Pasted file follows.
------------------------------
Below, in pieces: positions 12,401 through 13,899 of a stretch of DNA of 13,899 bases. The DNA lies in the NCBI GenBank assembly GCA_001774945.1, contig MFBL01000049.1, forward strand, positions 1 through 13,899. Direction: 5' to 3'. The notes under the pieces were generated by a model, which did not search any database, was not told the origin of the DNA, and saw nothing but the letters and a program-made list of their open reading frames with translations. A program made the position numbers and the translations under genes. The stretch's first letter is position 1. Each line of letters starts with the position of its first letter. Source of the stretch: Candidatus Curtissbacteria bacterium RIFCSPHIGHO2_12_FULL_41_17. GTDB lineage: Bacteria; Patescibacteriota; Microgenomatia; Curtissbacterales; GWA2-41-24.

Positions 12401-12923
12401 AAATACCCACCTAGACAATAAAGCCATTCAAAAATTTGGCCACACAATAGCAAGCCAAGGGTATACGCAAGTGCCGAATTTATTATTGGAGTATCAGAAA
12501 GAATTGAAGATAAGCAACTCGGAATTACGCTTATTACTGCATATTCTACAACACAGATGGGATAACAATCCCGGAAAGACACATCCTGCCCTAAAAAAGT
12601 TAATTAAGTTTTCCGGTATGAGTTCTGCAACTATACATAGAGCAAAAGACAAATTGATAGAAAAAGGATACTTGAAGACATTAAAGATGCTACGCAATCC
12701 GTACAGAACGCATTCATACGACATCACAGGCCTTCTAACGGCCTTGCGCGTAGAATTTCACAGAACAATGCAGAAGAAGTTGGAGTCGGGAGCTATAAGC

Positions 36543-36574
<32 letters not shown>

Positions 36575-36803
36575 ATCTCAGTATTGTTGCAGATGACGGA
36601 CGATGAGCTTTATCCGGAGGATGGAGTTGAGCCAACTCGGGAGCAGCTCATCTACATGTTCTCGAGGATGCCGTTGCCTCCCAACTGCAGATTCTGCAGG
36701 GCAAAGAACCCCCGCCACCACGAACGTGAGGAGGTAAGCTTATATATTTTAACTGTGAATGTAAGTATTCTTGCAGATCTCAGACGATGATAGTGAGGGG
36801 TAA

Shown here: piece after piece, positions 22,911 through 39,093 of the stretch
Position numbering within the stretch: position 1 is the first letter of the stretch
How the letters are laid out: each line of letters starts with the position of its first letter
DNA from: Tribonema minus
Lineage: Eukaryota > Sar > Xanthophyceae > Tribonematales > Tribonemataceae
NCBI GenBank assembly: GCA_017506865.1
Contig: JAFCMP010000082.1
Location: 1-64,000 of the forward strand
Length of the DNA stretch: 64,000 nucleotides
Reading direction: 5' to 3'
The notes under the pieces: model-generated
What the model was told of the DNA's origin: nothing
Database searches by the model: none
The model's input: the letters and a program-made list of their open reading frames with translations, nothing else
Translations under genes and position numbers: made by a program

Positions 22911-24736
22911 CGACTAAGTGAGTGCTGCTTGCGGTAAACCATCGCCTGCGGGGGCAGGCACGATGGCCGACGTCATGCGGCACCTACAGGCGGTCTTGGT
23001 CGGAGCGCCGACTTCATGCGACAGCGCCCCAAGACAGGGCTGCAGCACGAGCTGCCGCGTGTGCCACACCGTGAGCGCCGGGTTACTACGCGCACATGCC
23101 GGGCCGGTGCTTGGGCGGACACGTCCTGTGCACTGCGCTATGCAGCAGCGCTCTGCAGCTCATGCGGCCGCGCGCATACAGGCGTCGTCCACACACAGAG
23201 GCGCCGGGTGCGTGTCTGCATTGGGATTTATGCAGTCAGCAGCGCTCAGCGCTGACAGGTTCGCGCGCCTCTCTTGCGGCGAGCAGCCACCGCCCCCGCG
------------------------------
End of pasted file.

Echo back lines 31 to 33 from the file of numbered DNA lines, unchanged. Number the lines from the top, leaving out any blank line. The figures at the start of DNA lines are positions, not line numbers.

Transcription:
23001 CGGAGCGCCGACTTCATGCGACAGCGCCCCAAGACAGGGCTGCAGCACGAGCTGCCGCGTGTGCCACACCGTGAGCGCCGGGTTACTACGCGCACATGCC
23101 GGGCCGGTGCTTGGGCGGACACGTCCTGTGCACTGCGCTATGCAGCAGCGCTCTGCAGCTCATGCGGCCGCGCGCATACAGGCGTCGTCCACACACAGAG
23201 GCGCCGGGTGCGTGTCTGCATTGGGATTTATGCAGTCAGCAGCGCTCAGCGCTGACAGGTTCGCGCGCCTCTCTTGCGGCGAGCAGCCACCGCCCCCGCG